Link to video: https://www.instagram.com/p/B8pLZFjFM01/
I’ve been saving these photo corners for more than ten years. I knew I would have a use for them one day.
Like these videos?
This morning’s scribble is inspired by a sketch a did last night while waiting for the lessons of my new Skillshare class “Make Your Own Mini Watercolor Travel Kit” to upload. The class will be published this Tuesday, February 18th.
Like these demo videos?
Link to video – Morning Scribbler – Kiss – February 14, 2020 https://youtu.be/A7F9Sc84FkU
Happy Valentine’s Day!
The total sketching time this morning was 9 minutes. One of the many aspects of sketching soon after I awaken is that my brain hasn’t really clicked in. Nothing is as it seems. That allows my imagination to roam free and my logic to become scrambled as it did when I noticed the letter ‘s’ was backwards in spite of the “K” and the “e” facing the correct direction.
Like these little demos?
I started a new sketchbook series this morning. I call it Morning Scribblers. Here’s the intro that shows one of my handmade sketchbooks made from used file folders. It also shows the tools I used in this morning’s sketch. I’ll be posting the actual sketching of the sketch in a separate video. I’m hoping that this short video will inspire a few of you to make your own sketchbooks and begin your day by picking up a pen or brush. It might mean getting up a little bit earlier. I guarantee you that your sketching skills will improve drastically and you will begin to design your sketchbook pages with a more experimental attitude that will lead to greater creativity, personal expression … and JOY!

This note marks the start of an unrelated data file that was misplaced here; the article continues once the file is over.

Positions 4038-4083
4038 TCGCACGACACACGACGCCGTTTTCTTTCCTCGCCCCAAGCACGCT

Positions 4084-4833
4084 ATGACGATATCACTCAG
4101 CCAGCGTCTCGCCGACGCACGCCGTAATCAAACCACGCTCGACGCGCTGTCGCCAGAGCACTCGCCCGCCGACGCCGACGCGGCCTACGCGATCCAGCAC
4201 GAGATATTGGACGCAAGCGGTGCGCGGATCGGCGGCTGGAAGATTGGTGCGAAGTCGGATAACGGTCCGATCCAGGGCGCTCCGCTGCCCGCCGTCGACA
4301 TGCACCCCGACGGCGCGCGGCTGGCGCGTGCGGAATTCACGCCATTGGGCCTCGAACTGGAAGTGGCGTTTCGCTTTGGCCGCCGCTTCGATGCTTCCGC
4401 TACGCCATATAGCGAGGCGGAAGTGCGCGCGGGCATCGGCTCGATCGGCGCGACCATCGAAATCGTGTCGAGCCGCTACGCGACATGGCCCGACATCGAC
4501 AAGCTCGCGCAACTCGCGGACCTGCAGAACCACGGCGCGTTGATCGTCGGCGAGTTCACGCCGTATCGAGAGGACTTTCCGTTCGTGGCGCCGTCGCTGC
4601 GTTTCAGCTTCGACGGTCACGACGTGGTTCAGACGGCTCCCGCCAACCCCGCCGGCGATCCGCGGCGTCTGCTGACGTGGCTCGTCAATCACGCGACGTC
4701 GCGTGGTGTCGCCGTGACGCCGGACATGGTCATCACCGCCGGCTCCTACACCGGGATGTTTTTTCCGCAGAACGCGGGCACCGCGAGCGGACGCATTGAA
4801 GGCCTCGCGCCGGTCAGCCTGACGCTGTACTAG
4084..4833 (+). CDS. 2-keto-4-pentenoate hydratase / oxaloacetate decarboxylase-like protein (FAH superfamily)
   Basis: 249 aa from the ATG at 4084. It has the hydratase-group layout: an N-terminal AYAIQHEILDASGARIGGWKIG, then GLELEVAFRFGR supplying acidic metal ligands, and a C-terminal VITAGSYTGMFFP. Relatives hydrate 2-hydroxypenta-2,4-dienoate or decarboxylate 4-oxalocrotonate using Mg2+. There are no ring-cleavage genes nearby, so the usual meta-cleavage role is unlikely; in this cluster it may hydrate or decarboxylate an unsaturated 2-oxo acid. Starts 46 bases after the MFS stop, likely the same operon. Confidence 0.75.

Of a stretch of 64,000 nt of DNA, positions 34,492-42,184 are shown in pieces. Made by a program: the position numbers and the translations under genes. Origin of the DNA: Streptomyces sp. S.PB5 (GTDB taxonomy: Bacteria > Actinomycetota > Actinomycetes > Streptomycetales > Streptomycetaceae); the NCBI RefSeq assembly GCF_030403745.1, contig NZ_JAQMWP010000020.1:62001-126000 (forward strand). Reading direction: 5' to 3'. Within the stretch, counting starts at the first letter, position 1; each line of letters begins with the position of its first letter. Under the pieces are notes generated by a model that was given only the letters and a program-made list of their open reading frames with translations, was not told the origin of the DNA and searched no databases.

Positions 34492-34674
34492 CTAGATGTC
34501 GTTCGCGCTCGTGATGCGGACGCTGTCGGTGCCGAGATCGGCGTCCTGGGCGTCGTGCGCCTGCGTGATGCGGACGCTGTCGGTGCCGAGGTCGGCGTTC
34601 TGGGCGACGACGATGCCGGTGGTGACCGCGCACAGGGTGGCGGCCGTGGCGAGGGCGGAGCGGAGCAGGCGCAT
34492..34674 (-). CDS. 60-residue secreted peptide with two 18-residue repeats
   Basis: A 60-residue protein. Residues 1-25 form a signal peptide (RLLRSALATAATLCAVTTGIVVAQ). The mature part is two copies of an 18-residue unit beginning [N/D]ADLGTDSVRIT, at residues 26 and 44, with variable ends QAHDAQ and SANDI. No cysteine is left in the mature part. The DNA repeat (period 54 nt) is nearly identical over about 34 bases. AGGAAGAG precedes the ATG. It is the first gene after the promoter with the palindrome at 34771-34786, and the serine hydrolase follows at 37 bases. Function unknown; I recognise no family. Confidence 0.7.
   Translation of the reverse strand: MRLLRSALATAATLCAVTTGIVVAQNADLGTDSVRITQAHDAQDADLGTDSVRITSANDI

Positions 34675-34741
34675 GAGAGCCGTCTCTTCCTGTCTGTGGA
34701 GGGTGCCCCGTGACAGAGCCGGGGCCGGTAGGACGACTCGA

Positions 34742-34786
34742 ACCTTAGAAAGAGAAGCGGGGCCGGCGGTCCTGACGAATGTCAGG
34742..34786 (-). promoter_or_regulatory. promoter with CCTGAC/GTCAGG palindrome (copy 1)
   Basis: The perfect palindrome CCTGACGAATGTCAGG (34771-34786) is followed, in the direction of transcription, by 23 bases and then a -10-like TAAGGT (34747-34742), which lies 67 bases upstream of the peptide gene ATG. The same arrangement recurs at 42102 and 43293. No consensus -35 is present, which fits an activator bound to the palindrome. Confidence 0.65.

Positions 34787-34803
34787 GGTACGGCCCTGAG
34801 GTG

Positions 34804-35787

Video Link: Morning Scribbler Intro
Video Link: Sketching the stone vase and dried flowers (The first few seconds are the same as the intro … keep watching.)
February 27, 2019
Yesterday I found myself traveling down memory lane while in the American Museum of Natural History in New York City …
It was the summer of 1990. Alexis and Nicole were five and Mike was four. I decided to introduce the kids to the Museum of Natural History, remembering the amazing dioramas, the dinosaur skeletons and the collection of minerals, gem and geodes. The marble steps, wooden paneling, high ceilings and darkened rooms cast their spell upon us and we found ourselves traveling around the world visiting the habitats of animals they had only seen in books.
There they were; antelope, gorillas, buffalo, moose and elephants, to name only a few. We paused at each diorama allowing ourselves to be transported into the terrain. We could almost hear the animals breathe. The children loved seeing families of animals grazing together; mother, father and offspring.